No Man Is an Island

by Thomas Merton

Hardcover, 2003

Status

Available

Description

No Man Is an Island is a collection of 16 essays in which Thomas Merton plumbs aspects of human spirituality. Merton treats the "basic verities on which the spiritual life depends." Essay themes include hope, conscience, sacrifice, charity, sincerity, mercy and silence. The work is threaded through with Merton's deep awareness that we are all called to "live not for ourselves but for others." The first essay, "Love Can Be Kept Only by Being Given Away," is a spiritual classic. This volume is a stimulating series of spiritual reflections which will prove helpful for all struggling to find the meaning of human existence and to live the richest, fullest and noblest life.

Publication

Barnes & Noble Books (2003), Edition: Reprint, 264 pages

Rating

½ (118 ratings; 3.9)

User reviews

LibraryThing member StephenBarkley
No Man is an Island is a reflection on the spiritual life. I'm aware that by using the word "spiritual," some assume "otherworldly." This couldn't be further from the truth. Merton has the entire person in mind—the person in relationship to God. He is concerned with our "integration in the
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mystery of Christ" (xxii).

The range of topics Merton covers is broad. He deals with everything from Love to Conscience, Solitude to Vocation, Intention to Charity. You can tell by reading these chapters that he has lived out his thoughts and ideas. He drills deep into human nature as he examines every aspect of our being in the light of God.

This book makes for great spiritual reading. I found that the best way to read it was to take it in small portions. To rush would be to miss his wisdom. I found his insight beneficial especially when I saw the tendencies he described in my own life. It takes time to make these discoveries.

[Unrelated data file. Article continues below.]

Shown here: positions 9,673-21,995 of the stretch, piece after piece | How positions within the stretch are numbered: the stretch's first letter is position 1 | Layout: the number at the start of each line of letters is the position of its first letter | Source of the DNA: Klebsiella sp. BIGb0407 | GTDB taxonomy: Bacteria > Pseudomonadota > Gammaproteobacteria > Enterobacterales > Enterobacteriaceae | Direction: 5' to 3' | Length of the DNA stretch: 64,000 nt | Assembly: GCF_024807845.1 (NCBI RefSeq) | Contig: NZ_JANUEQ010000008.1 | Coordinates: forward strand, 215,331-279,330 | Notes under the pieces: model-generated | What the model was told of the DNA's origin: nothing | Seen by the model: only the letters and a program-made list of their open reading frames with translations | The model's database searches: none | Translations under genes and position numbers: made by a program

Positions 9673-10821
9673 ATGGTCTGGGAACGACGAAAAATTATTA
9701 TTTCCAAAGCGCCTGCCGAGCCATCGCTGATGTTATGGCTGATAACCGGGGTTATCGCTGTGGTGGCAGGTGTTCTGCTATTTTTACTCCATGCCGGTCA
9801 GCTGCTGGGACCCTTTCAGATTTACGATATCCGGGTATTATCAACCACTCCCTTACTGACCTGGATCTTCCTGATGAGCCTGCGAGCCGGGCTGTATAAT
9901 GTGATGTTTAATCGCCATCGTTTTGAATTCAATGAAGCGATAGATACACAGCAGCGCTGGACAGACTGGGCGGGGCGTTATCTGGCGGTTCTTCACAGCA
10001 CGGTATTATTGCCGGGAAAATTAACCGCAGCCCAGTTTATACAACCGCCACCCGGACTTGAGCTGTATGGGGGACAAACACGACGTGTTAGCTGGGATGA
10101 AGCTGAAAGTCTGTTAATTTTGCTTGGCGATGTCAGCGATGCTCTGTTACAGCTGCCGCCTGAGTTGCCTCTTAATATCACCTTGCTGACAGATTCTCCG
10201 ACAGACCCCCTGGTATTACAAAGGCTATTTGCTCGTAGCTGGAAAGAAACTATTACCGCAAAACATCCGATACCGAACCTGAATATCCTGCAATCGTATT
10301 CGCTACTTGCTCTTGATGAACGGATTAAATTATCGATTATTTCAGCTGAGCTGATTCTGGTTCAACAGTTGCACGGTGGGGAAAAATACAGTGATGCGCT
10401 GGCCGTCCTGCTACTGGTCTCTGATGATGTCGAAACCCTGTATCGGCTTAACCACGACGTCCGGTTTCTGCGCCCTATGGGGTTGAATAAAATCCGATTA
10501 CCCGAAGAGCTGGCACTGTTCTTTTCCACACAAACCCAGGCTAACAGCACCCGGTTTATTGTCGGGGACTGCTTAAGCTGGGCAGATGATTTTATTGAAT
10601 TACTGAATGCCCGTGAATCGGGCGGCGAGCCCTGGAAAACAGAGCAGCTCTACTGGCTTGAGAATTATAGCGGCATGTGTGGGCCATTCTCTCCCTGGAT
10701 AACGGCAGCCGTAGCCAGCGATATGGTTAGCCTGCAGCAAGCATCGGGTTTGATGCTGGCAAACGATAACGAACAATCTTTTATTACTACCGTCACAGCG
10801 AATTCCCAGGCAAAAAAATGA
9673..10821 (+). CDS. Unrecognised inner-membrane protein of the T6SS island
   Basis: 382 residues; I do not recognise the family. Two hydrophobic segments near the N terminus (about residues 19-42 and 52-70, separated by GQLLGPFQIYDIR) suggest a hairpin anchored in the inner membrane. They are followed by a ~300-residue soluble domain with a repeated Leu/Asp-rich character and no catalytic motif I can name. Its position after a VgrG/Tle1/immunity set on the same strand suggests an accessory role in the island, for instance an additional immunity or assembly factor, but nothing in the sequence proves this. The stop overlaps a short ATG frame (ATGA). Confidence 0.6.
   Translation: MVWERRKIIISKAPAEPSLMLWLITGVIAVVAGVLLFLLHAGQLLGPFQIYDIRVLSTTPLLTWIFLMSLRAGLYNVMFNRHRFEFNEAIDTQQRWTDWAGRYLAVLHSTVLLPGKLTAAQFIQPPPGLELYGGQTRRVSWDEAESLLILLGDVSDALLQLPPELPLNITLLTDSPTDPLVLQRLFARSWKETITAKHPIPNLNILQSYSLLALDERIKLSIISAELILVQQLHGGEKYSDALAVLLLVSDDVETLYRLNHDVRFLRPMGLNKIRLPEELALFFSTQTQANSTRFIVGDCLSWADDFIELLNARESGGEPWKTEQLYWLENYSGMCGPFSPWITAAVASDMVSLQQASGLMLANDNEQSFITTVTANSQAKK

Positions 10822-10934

My only frustration with Merton is the influence of Eastern Philosophy on his work. A good example of this is his words on Asceticism:

In order to spiritualize our lives and make them pleasing to God, we must become quiet. The peace of a soul that is detached from all things and from itself is the sign that our sacrifice is truly acceptable to God. (108)

In a few places like these, he makes the spiritual life sound like something Jesus certainly didn't experience. Jesus, who cried at Lazarus' tomb, who braided a whip to drive out money changers from the temple, and who begged God to relieve him of his burden, was anything but dispassionate!

That said, this volume is abundant in material to enrich the spiritual life of any thoughtful Christ follower.
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LibraryThing member LTW
A recapitulation of his earlier work Seeds of Contemplation, this collection of sixteen essays plumbs aspects of human spirituality. Merton addresses those in search of enduring values, fulfillment, and salvation in prose that is, as always, inspiring and compassionate. “A stimulating series of
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spiritual reflections which will prove helpful for all struggling to...live the richest, fullest and noblest life” (Chicago Tribune).
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LibraryThing member antiquary